Emergency Medical Services in Mass Casualty
Emergency medical services or simply EMS refers to an emergency service system that provides out-of-hospital medical care and transportation to ultimate care center as well as other remedial transportation for patients with illnesses and injuries (NHTSA n.d). Extraordinary efforts are required for Mass Casualty Incidents (MCIs) from local rescue team and EMS agencies. Although the attacks last for a few minutes, incidents and response actions can play out for extended durations. Over the last years, attempts to advance vigilance in the healthcare system have been made. Several states, healthcare organizations and systems have come up with preparedness plans which include improving surge competence in order to facilitate response to emergency cases.
When a mass casualty incident occurs, EMS agencies together with healthcare providers engage in operations of supplying resources instantaneously, reducing deaths by providing remedial treatments out-of-the hospital and organizing field activities as well as medical services with the existing medical facilities and with shore up services and resources. The emergency medical services policy gives the role of providing the necessary emergency services to these agencies and therefore they should be informed about definite or imminent events within the shortest time possible in order to start preparedness as well as response activities the soonest time possible.
There are considerable efforts that are being put across the state with an aim of advancing health systems’ aptitude in order to take appropriate actions if terrorists strike as well as in the event of other public emergencies. The focus of much of this preparation is on escalating surge capability among the affected structures of delivery via swift mobilization and deployment of more resources from regional, national, state and community levels to the places that have been affected.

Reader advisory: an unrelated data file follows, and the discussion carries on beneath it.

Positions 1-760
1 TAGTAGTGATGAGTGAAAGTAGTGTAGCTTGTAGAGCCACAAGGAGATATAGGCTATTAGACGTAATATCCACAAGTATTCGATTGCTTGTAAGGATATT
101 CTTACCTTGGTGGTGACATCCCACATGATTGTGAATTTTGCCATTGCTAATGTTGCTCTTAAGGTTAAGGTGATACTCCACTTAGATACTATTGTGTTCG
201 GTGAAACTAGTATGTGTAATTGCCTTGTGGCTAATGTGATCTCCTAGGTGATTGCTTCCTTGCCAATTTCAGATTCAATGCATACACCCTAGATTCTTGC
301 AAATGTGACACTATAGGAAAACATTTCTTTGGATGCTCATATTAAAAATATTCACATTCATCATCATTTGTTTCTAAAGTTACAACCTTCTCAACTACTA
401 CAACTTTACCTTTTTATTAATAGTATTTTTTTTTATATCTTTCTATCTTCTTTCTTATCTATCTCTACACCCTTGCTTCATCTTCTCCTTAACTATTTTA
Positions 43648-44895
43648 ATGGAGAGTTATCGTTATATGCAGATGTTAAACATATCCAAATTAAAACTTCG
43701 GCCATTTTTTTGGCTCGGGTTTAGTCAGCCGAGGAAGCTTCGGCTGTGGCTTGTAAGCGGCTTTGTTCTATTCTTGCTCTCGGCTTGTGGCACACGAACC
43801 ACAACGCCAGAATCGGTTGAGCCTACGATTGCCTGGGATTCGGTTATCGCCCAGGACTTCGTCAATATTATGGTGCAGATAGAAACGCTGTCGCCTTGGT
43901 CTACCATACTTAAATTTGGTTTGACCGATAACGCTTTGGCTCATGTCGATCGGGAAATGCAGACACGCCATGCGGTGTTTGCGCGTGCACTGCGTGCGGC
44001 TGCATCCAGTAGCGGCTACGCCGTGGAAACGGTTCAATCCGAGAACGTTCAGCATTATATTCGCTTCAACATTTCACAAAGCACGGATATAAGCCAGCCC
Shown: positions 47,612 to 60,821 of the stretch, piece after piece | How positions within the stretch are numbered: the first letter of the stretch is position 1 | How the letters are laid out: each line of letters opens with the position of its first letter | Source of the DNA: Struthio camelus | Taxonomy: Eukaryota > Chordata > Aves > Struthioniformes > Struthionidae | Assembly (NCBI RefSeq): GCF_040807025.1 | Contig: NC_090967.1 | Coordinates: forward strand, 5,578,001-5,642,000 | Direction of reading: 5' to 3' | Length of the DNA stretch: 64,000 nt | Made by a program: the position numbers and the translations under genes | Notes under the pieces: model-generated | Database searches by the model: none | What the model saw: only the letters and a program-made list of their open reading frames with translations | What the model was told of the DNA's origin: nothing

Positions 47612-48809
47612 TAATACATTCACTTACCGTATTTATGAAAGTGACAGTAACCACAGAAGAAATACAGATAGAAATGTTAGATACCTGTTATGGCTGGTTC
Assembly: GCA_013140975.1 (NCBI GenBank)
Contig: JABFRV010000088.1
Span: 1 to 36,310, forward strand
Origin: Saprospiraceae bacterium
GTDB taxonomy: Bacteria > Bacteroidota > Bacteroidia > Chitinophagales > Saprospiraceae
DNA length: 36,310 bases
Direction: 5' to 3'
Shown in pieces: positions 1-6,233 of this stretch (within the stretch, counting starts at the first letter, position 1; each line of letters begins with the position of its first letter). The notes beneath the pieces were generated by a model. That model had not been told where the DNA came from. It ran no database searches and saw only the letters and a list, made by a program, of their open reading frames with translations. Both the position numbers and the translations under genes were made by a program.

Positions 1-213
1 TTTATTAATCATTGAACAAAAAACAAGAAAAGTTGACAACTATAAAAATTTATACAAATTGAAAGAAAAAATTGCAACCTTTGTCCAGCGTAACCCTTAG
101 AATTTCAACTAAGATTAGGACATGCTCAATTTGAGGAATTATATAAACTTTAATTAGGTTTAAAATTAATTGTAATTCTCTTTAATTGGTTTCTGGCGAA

For EMS strategy to be carried out effectively, the involved hospitals, health centers as well as the medical physicians in the private sector ought to sacrifice autonomy and jurisdictional remedial statutes in order to function as a single, united structure. Remedial measures may be required for successful reduction of morbidity and transience during disastrous events. During emergencies, hospitals in individual areas as well as the associated centers can be linked to an Incident Command System (ICS) of the community. This forms a unified command structure (Department of Defense, 2001).
The use of ICS enhances structural management of the event and therefore responders as well as operators in the incident’s infrastructure should use it. For planning to be efficient, common goals, assessment, vital reviews and continuous practice are required. Harmonization, planning, sharing and communication of information should be mutual or practiced daily by the first responders to the event. The agencies should cooperate in routine calls frequently and daily providing interagency association, reducing complexity and enhancing organization and communication. The agencies should be dedicated to planning and organizing their activities before such events occur (FEMA, 2013).
EMS ambition and remedial response that has been established by specialists to save more lives is the main issue. There is a common agreement that this goal can only be attained if medical care and EMS are provided in a manner that differs from care principles that are applied in normal conditions. Most preparation plans do not address this issue comprehensively (Wackerle, 1991).
A common approval by experts is that unified tools and approach for public communication in terms of mass casualty’s danger and response by the medical care are important. The challenging part is designing credible messages which will be perceived important and relevant by the public immediately without causing unnecessary alarm. That kind of a strategy would serve as an anticipatory guidance. Various stakeholders should be involved in developing messages.
Department of Defense, (2001). A mass casualty care strategy for biological terrorism incidents. Preparedness Program: Department of Defense.
FEMA, (September 2013). Fire/Emergency Medical Services Department operational considerations and guide for Active Shooter and Mass Casualty Incidents. U.S Fire Administration.
NHTSA (n.d). What Is EMS? Retrieved on December 16, 2013 from http://www.ems.gov/whatisEMS.htm
Wackerle, J. (1991). Disaster planning and response.” N Eng J Med 324:815-21.